Sydney Morning Herald
February 2, 2016
It’s almost a year since Malaysia’s highest court upheld the five-year jail sentence of former opposition leader Anwar Ibrahim on a dubious charge of sodomy.
So, from the spartan jail cell with a squat toilet and a thin foam mattress on the floor as described by his lawyers, Mr Anwar is not in a position to comment on the deteriorating state of democracy in his country.
We can’t know whether he shares the dismay and despair of many ordinary Malaysians at the wave of repression that has occurred since his jailing. We don’t know what he thinks about the government’s attempts to keep a lid on the mind-boggling scandal in which a $US681 million no-strings-attached gift attributed to the Saudi royal family found its way into Prime Minister Najib Razak’s personal bank account. But we could guess.
This week Attorney-General Mohamed Apandi Ali issued a “move along, nothing to see” order to anyone worried about the donation of such a princely sum to a sitting Prime Minister’s personal bank account in a country claiming to be a representative democracy.
Mr Apandi said he had ordered the Malaysian Anti-Corruption Commission to close its investigation into the affair. He said he was “satisfied that there was no evidence to show that the donation was a form of gratification given corruptly”, and no laws had been broken.
Perhaps not surprisingly Mr Najib welcomed the Attorney-General’s findings, saying the matter “has been comprehensively put to rest”.
But the unpalatable fact is, the Attorney-General’s decision fits with the concerted campaign by Mr Najib and his government to comprehensively put to rest all criticism and opposition.
Mr Apandi was appointed last year after his predecessor was abruptly removed in a flurry of sackings and transfers of people who had either been critical of the Prime Minister or were involved in investigations into the sovereign wealth fund he chairs, 1Malaysia Development Berhad.
1MDB is embroiled in controversy over multibillion dollar debts and murky transactions involving offshore tax havens. Malaysia’s central bank recommended criminal charges be laid against the fund but in October Mr Apandi refused.
This week Mr Apandi also said Mr Najib had no knowledge of a further $10 million transferred into his account from SRC, a Finance Ministry company. SRC’s role is politically explosive because it received a $US930 million loan, approved by Mr Najib’s cabinet, from the government fund that manages the retirement savings of Malaysia’s public servants. The attorney-general said Mr Najib had believed the $10 million, too, had come from the Saudis.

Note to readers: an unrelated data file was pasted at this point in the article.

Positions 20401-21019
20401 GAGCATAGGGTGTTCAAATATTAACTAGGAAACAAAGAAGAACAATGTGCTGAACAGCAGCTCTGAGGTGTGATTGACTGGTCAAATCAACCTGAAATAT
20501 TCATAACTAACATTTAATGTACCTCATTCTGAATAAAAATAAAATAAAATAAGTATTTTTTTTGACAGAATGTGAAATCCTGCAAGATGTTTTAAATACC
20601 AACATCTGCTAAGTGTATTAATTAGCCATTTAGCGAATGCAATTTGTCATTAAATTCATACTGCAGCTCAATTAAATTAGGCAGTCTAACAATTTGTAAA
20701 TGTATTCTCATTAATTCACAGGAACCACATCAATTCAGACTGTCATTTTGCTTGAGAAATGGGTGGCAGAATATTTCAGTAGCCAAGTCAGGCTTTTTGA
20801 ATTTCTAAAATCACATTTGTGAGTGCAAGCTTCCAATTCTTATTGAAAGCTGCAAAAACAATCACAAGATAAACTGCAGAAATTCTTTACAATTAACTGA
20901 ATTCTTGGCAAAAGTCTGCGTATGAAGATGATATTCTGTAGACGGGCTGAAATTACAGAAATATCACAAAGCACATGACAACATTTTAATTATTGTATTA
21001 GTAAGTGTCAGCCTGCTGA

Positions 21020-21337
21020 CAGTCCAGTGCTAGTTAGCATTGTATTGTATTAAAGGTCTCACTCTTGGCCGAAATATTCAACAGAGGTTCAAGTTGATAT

Human Rights Watch’s World Report 2016 accuses Mr Najib of trampling on citizens’ rights to suppress corruption allegations and maintain his grip on power with a succession of punitive new legislative measures, scores of arrests, the suspension of newspapers and the blocking of websites.
During 2015 dozens of people, including seven opposition members of parliament, were arrested under the Sedition Act for making remarks critical of the government, the judiciary and Malaysia’s sultans. The Act was strengthened in April in a major reversal from Mr Najib who had promised to repeal it. Dozens of people have also been arrested for participating in peaceful protests over the 1MDB.
So far Najib has survived both large street protests and an energetic campaign to unseat him by his erstwhile mentor, former prime minister and senior statesman with his ruling United Malays National Organisation party, Mahathir Mohamad. “I am scared too. In Malaysia today laws and rules no longer protect the people, Mr Mahathir wrote in a blog post. He also posed a series of questions about the scandal, including how $620 million of the original $681 million came to be repaid to the Saudis. Attorney-General Apandi said it was returned in 2013 “because the sum was not utilised”. But he provided no information on why the Saudis would send Mr Najib such a large sum in the first place, or what happened to the $US61 million that was not sent back.
How much longer can Malaysia be regarded as a modern, moderate nation in charge of its destiny? Its strategic importance as a moderate Muslim nation in the Asian region in a time of terror has so far spared it much international condemnation, but its reputation is sinking. Requests for assistance on the weekend from Swiss prosecutors investigating allegations of criminal conduct and 1MDB have not helped. It needs to step back from the brink.